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Now for our mountain sport

Belarius (as Morgan)
Now for our mountain sport: up to yond hill,
Your legs are young; I'll tread these flats. Consider,
When you above perceive me like a crow,
That it is place which lessens and sets off,
And you may then revolve what tales I have told you
Of courts, of princes, of the tricks in war.

And often, to our comfort, shall we find
The sharded beetle in a safer hold
Than is the full-wing'd eagle.

This service is not service, so being done,
But being so allowed. To apprehend thus
Draws us a profit from all things we see;
And often, to our comfort, shall we find
The sharded beetle in a safer hold
Than is the full-wing'd eagle. O, this life
Is nobler than attending for a check;
Richer than doing nothing for a bable;
Prouder than rustling in unpaid-for silk:
Such gain the cap of him that makes him fine,
Yet keeps his book uncross'd. No life to ours.
Guiderius (as Polydor)
Out of your proof you speak; we poor unfledg'd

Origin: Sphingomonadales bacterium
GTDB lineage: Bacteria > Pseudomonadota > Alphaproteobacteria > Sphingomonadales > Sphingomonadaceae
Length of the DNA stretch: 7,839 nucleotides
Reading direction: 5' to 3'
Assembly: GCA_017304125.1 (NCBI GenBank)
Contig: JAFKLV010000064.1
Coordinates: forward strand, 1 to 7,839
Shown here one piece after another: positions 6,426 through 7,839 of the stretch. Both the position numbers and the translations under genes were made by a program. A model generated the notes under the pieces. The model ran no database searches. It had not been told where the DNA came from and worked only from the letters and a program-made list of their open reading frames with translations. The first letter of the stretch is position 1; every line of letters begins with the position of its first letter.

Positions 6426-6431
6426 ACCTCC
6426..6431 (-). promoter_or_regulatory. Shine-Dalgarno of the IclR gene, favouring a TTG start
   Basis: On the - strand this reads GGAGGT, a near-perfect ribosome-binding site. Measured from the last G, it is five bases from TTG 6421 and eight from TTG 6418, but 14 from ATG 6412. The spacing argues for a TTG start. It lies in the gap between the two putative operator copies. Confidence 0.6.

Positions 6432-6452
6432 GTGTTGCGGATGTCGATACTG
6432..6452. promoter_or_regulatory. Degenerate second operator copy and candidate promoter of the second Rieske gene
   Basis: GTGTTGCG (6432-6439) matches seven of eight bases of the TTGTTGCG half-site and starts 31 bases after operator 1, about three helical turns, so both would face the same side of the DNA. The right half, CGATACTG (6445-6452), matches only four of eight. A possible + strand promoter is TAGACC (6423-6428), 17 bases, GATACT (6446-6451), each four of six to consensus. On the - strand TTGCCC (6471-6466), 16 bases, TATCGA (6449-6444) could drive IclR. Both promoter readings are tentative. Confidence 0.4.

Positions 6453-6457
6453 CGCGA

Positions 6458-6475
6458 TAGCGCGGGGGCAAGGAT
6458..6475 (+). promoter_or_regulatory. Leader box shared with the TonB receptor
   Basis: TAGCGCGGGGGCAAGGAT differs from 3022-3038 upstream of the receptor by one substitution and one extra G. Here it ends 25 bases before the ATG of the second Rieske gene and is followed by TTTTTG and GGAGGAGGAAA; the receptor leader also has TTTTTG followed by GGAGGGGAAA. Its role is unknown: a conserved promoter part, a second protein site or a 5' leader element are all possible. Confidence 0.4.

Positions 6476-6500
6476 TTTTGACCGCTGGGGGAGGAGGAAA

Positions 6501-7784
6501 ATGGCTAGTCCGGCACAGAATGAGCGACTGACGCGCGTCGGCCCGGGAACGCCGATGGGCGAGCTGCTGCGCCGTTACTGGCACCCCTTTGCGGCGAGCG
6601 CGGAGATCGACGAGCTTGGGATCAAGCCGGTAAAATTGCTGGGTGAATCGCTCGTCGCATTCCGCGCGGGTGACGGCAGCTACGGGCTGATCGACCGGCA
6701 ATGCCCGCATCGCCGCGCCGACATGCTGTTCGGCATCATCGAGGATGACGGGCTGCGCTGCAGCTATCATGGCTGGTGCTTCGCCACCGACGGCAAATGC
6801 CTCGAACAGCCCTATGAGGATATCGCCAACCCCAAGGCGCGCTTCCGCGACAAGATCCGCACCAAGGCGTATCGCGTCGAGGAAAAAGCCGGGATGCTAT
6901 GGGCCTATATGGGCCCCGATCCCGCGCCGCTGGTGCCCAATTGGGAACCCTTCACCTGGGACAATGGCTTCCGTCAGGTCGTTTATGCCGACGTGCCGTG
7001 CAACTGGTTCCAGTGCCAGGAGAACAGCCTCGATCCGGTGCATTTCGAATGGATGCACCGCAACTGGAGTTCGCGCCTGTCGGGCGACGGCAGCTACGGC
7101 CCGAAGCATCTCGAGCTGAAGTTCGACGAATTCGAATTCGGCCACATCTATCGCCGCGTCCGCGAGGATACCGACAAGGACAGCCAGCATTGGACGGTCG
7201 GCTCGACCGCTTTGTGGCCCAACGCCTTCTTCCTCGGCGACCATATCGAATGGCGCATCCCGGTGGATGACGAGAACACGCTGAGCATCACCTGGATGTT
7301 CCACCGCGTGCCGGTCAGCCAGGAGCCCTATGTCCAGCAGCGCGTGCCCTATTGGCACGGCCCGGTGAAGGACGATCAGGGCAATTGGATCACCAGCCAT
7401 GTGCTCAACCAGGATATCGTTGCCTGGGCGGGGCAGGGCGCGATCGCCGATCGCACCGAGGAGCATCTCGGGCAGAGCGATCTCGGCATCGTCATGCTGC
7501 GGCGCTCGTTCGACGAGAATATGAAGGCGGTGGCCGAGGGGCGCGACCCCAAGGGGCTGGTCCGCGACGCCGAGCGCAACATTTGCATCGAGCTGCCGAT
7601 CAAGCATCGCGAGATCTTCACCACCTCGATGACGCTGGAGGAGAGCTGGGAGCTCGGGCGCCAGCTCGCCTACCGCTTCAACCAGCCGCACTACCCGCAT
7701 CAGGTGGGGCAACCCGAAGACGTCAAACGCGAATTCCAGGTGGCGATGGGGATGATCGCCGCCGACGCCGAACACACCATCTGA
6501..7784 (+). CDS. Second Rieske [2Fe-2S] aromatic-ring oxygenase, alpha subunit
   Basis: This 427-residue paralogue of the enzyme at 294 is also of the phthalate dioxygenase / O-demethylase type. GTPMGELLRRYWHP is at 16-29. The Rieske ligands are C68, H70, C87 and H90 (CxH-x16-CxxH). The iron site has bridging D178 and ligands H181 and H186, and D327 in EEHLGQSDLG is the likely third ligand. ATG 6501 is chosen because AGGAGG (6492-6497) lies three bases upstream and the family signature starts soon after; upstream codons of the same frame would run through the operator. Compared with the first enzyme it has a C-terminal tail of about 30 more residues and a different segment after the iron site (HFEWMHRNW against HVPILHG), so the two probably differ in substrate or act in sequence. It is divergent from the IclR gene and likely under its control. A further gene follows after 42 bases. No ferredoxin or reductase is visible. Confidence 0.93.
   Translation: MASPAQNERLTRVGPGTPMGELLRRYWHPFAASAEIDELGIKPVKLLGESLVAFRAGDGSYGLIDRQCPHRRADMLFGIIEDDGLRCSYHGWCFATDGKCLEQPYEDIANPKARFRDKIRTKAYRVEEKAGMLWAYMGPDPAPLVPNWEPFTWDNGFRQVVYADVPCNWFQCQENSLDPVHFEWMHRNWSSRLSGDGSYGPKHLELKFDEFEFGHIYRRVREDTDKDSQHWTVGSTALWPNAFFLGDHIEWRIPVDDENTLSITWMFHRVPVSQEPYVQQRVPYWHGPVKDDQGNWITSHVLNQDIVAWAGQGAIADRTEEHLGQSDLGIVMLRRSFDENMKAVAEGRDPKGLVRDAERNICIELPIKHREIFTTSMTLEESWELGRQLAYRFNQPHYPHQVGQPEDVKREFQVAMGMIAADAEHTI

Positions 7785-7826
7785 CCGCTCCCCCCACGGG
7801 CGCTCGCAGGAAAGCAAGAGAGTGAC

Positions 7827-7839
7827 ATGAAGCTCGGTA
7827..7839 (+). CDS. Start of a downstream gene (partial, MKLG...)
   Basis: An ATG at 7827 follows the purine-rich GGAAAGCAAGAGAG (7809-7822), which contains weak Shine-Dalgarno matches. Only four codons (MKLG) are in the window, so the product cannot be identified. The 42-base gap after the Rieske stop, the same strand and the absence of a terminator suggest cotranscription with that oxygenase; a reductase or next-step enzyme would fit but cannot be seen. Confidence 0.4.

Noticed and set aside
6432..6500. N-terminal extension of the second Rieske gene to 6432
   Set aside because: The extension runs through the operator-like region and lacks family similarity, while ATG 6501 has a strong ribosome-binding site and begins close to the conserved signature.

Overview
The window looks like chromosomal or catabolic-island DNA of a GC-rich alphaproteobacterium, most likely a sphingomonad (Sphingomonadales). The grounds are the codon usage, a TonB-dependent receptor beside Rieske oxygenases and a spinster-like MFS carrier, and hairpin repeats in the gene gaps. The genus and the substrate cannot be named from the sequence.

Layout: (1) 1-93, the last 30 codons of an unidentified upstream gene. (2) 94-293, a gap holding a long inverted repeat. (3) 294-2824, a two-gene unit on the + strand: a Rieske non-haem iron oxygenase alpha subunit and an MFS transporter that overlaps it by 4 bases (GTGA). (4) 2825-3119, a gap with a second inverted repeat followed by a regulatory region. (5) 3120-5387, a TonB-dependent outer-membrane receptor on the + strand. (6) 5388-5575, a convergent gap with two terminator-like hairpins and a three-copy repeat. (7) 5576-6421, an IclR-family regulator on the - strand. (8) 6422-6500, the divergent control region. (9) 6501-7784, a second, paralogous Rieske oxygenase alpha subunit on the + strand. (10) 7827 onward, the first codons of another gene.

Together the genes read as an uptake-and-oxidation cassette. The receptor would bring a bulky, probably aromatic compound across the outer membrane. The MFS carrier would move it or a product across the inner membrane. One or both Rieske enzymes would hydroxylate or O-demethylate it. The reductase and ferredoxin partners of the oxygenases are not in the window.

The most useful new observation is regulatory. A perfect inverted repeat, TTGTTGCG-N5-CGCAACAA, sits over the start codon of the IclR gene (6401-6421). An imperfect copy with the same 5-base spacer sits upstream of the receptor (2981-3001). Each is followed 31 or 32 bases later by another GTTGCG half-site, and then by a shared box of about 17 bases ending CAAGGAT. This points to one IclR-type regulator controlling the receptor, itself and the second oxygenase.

Have never wing'd from view o' th' nest, nor know not
What air's from home. Happ'ly this life is best,
If quiet life be best; sweeter to you
That have a sharper known; well corresponding
With your stiff age; but unto us it is
A cell of ignorance, travelling a-bed,
A prison, or a debtor that not dares
To stride a limit.
Arviragus (as Cadwal)
What should we speak of
When we are old as you? When we shall hear
The rain and wind beat dark December, how,
In this our pinching cave, shall we discourse
The freezing hours away? We have seen nothing.
We are beastly: subtle as the fox for prey,
Like warlike as the wolf for what we eat;
Our valor is to chase what flies. Our cage
We make a choir, as doth the prison'd bird,
And sing our bondage freely.
Belarius (as Morgan)
How you speak!
Did you but know the city's usuries,
And felt them knowingly; the art o' th' court,
As hard to leave as keep; whose top to climb
Is certain falling, or so slipp'ry that
The fear's as bad as falling; the toil o' th' war,
A pain that only seems to seek out danger
I' th' name of fame and honor which dies i' th' search,
And hath as oft a sland'rous epitaph
As record of fair act; nay, many times
Doth ill deserve by doing well; what's worse,
Must curtsy at the censure. O boys, this story
The world may read in me: my body's mark'd
With Roman swords, and my report was once
First with the best of note. Cymbeline lov'd me,
And when a soldier was the theme, my name
Was not far off. Then was I as a tree
Whose boughs did bend with fruit; but in one night,
A storm or robbery (call it what you will)
Shook down my mellow hangings, nay, my leaves,
And left me bare to weather.

Source:
Act 3
Scene 3
Line 12

Source Type:

Spoken by:
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Themes:

Connected Notes:
Town and Country